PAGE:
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Tracking down antibiotic-resistant Pseudomonas aeruginosa isolates in a wastewater network.

Slekovec C, Plantin J, Cholley P, Thouverez M, Talon D, Bertrand X, Hocquet D - PLoS ONE (2012)

Bottom Line: They were found in hospital wastewater and some produced ESBLs such as PER-1 and MBLs such as IMP-29.The WWTP greatly reduced P. aeruginosa counts in effluent, but the P. aeruginosa load in the river was nonetheless higher downstream than upstream from the WWTP.We conclude that the antibiotic-resistant P. aeruginosa released by hospitals is found in the water downstream from the WWTP and in sludge, constituting a potential risk of environmental contamination.

View Article: PubMed Central - PubMed

Affiliation: Service d'Hygiène Hospitalière, Centre Hospitalier Universitaire, Besançon, France.

ABSTRACT
The Pseudomonas aeruginosa-containing wastewater released by hospitals is treated by wastewater treatment plants (WWTPs), generating sludge, which is used as a fertilizer, and effluent, which is discharged into rivers. We evaluated the risk of dissemination of antibiotic-resistant P. aeruginosa (AR-PA) from the hospital to the environment via the wastewater network. Over a 10-week period, we sampled weekly 11 points (hospital and urban wastewater, untreated and treated water, sludge) of the wastewater network and the river upstream and downstream of the WWTP of a city in eastern France. We quantified the P. aeruginosa load by colony counting. We determined the susceptibility to 16 antibiotics of 225 isolates, which we sorted into three categories (wild-type, antibiotic-resistant and multidrug-resistant). Extended-spectrum β-lactamases (ESBLs) and metallo-β-lactamases (MBLs) were identified by gene sequencing. All non-wild-type isolates (n = 56) and a similar number of wild-type isolates (n = 54) were genotyped by pulsed-field gel electrophoresis and multilocus sequence typing. Almost all the samples (105/110, 95.5%) contained P. aeruginosa, with high loads in hospital wastewater and sludge (≥3×10(6) CFU/l or/kg). Most of the multidrug-resistant isolates belonged to ST235, CC111 and ST395. They were found in hospital wastewater and some produced ESBLs such as PER-1 and MBLs such as IMP-29. The WWTP greatly reduced P. aeruginosa counts in effluent, but the P. aeruginosa load in the river was nonetheless higher downstream than upstream from the WWTP. We conclude that the antibiotic-resistant P. aeruginosa released by hospitals is found in the water downstream from the WWTP and in sludge, constituting a potential risk of environmental contamination.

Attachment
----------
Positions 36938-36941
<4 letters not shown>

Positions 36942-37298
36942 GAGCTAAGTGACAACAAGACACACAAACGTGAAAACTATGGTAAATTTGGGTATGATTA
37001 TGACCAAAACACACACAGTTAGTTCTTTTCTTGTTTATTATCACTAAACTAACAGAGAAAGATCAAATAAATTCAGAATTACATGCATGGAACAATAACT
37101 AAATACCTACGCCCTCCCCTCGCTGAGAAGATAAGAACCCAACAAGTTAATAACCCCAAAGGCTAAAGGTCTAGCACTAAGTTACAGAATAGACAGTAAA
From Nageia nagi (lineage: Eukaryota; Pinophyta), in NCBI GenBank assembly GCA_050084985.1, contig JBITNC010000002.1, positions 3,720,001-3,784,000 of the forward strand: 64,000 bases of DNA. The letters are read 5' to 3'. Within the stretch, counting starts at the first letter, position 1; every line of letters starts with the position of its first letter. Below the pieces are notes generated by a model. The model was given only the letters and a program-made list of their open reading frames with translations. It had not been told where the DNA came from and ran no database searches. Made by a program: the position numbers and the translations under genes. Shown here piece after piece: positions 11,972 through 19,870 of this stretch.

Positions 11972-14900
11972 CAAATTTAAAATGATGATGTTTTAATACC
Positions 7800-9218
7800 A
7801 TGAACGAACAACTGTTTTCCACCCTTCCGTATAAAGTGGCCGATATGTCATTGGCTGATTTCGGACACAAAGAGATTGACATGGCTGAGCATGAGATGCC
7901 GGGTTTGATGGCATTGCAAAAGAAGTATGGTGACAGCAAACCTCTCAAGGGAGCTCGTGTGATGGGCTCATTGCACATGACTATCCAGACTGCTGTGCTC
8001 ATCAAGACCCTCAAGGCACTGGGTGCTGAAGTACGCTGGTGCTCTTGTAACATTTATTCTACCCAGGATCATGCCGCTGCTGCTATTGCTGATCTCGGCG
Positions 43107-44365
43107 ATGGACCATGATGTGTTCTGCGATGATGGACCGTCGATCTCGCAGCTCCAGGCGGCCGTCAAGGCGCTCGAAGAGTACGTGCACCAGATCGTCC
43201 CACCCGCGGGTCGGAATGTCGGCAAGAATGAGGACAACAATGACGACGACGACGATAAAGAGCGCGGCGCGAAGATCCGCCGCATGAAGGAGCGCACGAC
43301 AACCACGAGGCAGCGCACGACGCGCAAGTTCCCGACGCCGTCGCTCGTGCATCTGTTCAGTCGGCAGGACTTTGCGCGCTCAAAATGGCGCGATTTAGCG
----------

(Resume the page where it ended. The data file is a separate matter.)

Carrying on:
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Minimal spanning tree analysis of P. aeruginosa strains based on MLST data and isolation sites.
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pone-0049300-g004: Minimal spanning tree analysis of P. aeruginosa strains based on MLST data and isolation sites.

Mentions: As PFGE typing is more discriminatory than MLST, we assumed that all the isolates with a given PT belonged to the same ST. We therefore determined the MLST profiles of the 54 PTs including at least one resistant or multi-resistant isolate. These 54 PTs included 81 isolates: 25 wild-type and all 56 resistant or multidrug-resistant isolates. These PTs belonged to 41 different STs. Three major STs were identified: ST235 (including 13 isolates from hospital wastewater and WWTP); ST395 (including eight isolates from the various sampling points of the wastewater network) and ST253 (including six isolates from the river and the WWTP) (Figure 4). We determined the clonal relationship between STs by the MST method based on allelic profile [21]. Two allelic mismatches were allowed for group definition, as in group definition with eBURST. We represented the MST of the isolates with respect to their resistance profiles (Figure 3) or their origins (Figure 4). The 41 STs identified were distributed into 35 singletons (73 isolates) and two clonal complexes of six isolates (CC111, which included ST111 and ST966; and CC446, which included ST446 and ST296). The details of the STs (antibiotic resistance profile and origin) are provided in Table S1.